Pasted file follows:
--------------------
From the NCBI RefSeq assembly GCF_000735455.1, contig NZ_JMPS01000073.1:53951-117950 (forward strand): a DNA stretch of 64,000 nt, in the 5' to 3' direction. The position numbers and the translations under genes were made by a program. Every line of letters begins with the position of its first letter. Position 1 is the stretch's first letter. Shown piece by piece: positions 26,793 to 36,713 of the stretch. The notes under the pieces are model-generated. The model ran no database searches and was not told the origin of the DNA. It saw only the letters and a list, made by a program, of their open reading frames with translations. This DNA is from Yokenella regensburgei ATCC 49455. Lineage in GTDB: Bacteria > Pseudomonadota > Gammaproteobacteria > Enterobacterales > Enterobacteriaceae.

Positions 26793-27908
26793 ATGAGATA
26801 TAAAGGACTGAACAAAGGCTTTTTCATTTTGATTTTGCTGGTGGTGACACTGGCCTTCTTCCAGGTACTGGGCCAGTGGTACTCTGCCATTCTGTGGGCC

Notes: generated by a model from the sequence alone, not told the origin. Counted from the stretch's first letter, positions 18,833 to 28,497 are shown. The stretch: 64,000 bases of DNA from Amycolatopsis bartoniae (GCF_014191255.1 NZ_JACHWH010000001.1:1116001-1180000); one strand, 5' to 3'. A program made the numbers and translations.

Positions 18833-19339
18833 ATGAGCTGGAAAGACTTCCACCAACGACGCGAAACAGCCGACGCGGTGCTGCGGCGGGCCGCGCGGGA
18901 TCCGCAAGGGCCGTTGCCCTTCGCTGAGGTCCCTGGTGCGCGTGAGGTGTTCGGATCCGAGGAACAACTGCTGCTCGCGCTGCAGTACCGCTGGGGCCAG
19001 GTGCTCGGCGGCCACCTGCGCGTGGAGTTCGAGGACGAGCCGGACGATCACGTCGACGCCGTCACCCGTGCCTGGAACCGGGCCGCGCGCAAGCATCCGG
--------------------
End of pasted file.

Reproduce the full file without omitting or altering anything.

From the NCBI RefSeq assembly GCF_000735455.1, contig NZ_JMPS01000073.1:53951-117950 (forward strand): a DNA stretch of 64,000 nt, in the 5' to 3' direction. The position numbers and the translations under genes were made by a program. Every line of letters begins with the position of its first letter. Position 1 is the stretch's first letter. Shown piece by piece: positions 26,793 to 36,713 of the stretch. The notes under the pieces are model-generated. The model ran no database searches and was not told the origin of the DNA. It saw only the letters and a list, made by a program, of their open reading frames with translations. This DNA is from Yokenella regensburgei ATCC 49455. Lineage in GTDB: Bacteria > Pseudomonadota > Gammaproteobacteria > Enterobacterales > Enterobacteriaceae.

Positions 26793-27908
26793 ATGAGATA
26801 TAAAGGACTGAACAAAGGCTTTTTCATTTTGATTTTGCTGGTGGTGACACTGGCCTTCTTCCAGGTACTGGGCCAGTGGTACTCTGCCATTCTGTGGGCC

Notes: generated by a model from the sequence alone, not told the origin. Counted from the stretch's first letter, positions 18,833 to 28,497 are shown. The stretch: 64,000 bases of DNA from Amycolatopsis bartoniae (GCF_014191255.1 NZ_JACHWH010000001.1:1116001-1180000); one strand, 5' to 3'. A program made the numbers and translations.

Positions 18833-19339
18833 ATGAGCTGGAAAGACTTCCACCAACGACGCGAAACAGCCGACGCGGTGCTGCGGCGGGCCGCGCGGGA
18901 TCCGCAAGGGCCGTTGCCCTTCGCTGAGGTCCCTGGTGCGCGTGAGGTGTTCGGATCCGAGGAACAACTGCTGCTCGCGCTGCAGTACCGCTGGGGCCAG
19001 GTGCTCGGCGGCCACCTGCGCGTGGAGTTCGAGGACGAGCCGGACGATCACGTCGACGCCGTCACCCGTGCCTGGAACCGGGCCGCGCGCAAGCATCCGG